Chief among its misconceptions, "New Moon" is packaged as a blockbuster but deals heavily in the abstract. The heart of the film is loss and the desired effect should be a visual provocation of melancholy, but the story is often too silly (werewolfs) or too melodramatically pretentious (vampires) to earn the incessant pouting or self-pity of its egotistical protagonist, Bella Swan (Kristen Stewart). The film attempts her brain surgery with boxing gloves.
This second installment in the series also presumes its audience is already deeply invested in Bella's relationship with the 109 year-old vampire, Edward Cullen (Robert Pattinson), but as a stand-alone film, we're given nothing that suggests the legitimate profundity of their connection except for the sweet, cliched nothings they whisper to each other, one-dimensionally enamored in such a way as to suggest that the feelings they share are much too vague to be accurately filed, 'love.' If anything, their relationship seems only to reinforce the high school stereotype of overeager hormones as a surrogate for genuine affection. And as for Bella's centennial significant other, what does her grating persona offer that eleven decades of other women hasn't? Furthermore, where does this relationship fall in regards to pedophilia?
The film is further cheapened by its abbreviated visual shorthand for male attractiveness. Falling cleanly in step with the grand tradition of sexualizing women in boy's comic book films, The hunks of "New Moon" (which would make a great 2010 wall calendar), add little more than perfectly parted hair and bare, toned abdomens to the proceedings. Exhibit A: one Jacob Black (Taylor Lautner), teenage grease monkey, wolfman, and all-around studmuffin, with whom Bella seeks solace after being left by Edward. The movie plays itself as a reconciliation piece for the majority of the achingly insubstantial second act, with Bella learning to cope with heartbreak and carry on. Her maturation is completely undercut, however, in that she won't allow herself to view Jacob as a replacement for Edward, and in a narrow elusion of Shakespearian tragedy at the end (call it Romeo and Juliet and Dracula and the Wolfman), is happily reunited with him. The excessive, plodding character development is rendered entirely ineffectual because everyone ends up precisely where they began.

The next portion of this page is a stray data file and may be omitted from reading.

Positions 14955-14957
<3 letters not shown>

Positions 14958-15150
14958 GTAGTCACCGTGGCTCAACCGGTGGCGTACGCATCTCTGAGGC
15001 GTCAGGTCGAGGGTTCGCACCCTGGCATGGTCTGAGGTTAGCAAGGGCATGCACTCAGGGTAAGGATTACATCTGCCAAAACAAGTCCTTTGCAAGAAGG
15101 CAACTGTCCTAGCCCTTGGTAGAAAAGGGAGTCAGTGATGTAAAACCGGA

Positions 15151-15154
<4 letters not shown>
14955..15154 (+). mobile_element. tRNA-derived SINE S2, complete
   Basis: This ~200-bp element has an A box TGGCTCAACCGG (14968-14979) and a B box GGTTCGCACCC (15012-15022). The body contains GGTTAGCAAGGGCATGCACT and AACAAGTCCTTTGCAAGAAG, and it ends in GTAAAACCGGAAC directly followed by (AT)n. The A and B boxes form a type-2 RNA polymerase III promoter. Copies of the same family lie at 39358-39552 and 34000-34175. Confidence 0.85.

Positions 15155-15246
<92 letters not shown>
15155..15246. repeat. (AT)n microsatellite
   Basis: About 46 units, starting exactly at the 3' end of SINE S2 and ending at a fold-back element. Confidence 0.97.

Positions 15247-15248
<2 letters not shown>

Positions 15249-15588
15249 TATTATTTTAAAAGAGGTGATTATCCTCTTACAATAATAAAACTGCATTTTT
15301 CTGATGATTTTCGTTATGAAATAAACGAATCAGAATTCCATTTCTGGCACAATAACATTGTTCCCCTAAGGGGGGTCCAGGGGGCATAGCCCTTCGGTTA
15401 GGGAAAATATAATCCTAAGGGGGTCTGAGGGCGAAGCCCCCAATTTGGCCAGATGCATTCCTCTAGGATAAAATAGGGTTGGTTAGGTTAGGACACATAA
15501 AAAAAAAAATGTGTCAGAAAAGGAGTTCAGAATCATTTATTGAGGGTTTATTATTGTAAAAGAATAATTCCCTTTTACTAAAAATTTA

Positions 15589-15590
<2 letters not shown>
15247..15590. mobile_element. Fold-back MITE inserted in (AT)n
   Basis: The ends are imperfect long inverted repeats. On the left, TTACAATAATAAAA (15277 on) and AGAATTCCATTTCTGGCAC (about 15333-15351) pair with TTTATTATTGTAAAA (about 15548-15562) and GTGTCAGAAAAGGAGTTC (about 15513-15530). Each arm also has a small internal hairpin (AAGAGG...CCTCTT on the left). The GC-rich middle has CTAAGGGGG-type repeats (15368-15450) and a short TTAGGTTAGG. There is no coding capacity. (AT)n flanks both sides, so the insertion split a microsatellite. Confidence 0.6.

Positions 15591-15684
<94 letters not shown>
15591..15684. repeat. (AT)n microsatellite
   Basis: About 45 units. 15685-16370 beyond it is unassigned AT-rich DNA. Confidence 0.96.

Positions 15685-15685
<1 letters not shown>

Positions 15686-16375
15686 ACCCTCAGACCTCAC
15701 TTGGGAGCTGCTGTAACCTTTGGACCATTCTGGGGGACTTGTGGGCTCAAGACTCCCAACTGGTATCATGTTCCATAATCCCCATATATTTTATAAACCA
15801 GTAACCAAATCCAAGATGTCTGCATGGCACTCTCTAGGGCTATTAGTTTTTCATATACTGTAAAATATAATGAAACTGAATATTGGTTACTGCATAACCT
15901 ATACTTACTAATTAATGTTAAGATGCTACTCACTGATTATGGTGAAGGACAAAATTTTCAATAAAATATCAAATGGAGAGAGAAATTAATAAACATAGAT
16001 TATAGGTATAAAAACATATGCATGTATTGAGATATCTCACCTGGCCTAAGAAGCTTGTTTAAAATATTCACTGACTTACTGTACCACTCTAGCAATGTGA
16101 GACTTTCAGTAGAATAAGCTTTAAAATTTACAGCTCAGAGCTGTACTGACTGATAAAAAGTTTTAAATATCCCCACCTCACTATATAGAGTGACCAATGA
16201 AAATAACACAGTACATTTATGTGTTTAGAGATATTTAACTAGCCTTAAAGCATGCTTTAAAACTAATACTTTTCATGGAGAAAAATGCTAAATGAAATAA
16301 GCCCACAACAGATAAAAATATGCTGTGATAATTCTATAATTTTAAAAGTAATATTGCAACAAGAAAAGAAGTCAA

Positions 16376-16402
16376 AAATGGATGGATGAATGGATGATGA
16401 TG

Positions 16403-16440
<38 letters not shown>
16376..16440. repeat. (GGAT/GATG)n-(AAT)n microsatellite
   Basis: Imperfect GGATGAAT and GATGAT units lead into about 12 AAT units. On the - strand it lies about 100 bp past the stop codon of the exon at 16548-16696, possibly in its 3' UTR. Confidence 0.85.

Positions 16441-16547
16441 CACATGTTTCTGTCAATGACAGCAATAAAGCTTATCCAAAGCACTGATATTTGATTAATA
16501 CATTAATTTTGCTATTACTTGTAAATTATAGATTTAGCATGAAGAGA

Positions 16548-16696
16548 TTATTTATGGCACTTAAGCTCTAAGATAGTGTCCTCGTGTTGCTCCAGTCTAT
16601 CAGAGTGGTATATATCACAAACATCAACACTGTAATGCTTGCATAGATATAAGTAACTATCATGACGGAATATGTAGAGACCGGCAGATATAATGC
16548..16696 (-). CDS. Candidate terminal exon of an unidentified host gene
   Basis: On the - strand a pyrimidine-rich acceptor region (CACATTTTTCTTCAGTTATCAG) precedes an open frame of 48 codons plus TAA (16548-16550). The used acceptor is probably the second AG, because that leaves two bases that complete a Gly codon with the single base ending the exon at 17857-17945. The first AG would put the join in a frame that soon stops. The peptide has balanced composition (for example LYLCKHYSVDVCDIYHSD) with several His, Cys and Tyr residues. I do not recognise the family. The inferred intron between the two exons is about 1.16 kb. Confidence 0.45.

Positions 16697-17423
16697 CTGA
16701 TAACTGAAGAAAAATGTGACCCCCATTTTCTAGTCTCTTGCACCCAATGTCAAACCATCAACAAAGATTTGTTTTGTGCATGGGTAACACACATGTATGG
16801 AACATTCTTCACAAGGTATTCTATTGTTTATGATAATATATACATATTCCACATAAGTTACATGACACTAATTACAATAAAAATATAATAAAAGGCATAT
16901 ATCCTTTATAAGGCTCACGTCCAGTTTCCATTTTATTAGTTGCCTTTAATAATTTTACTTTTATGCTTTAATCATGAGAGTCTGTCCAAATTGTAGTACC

--With one exception, which makes for perhaps the most ludicrously unnecessary cliffhanger in the history of franchise filmmaking. Bella wants in on the vampire scene, which like everything, Edward is moodily adverse to. In the final moments of the film, he agrees to grant her wish on one condition--her hand in marriage. Bella gasps, credits roll. I mean, shouldn't that go without saying? What else would this dunce call a life of eternal commitment? She'll swear her undying love and accept the curse of perpetual life, but has never considered the 'M' word? Are you kidding me?
"New Moon" is a film that will be enjoyed almost exclusively by fans that are either too familiar or too enamored with the source material to judge it objectively. The premise seems to have potential as a bleak independent film, but these characters are marginalized to the point of virtual nonexistence. The emotional core of the film, its relationships, are unconvincing, and as pure spectacle, the action is unexciting. The themes have been more eloquently expressed in a thousand better films, and the visual effects have been surpassed by nearly every other major blockbuster this year. In short, "New Moon" is a corporate impression of art that rings hollow with each simulated emotion. It exists solely to sell a label.
So call me an old fart or take this review as further proof that you don't need to know the series to hate it, I can't disagree. Like an actual new moon, there's really nothing to see.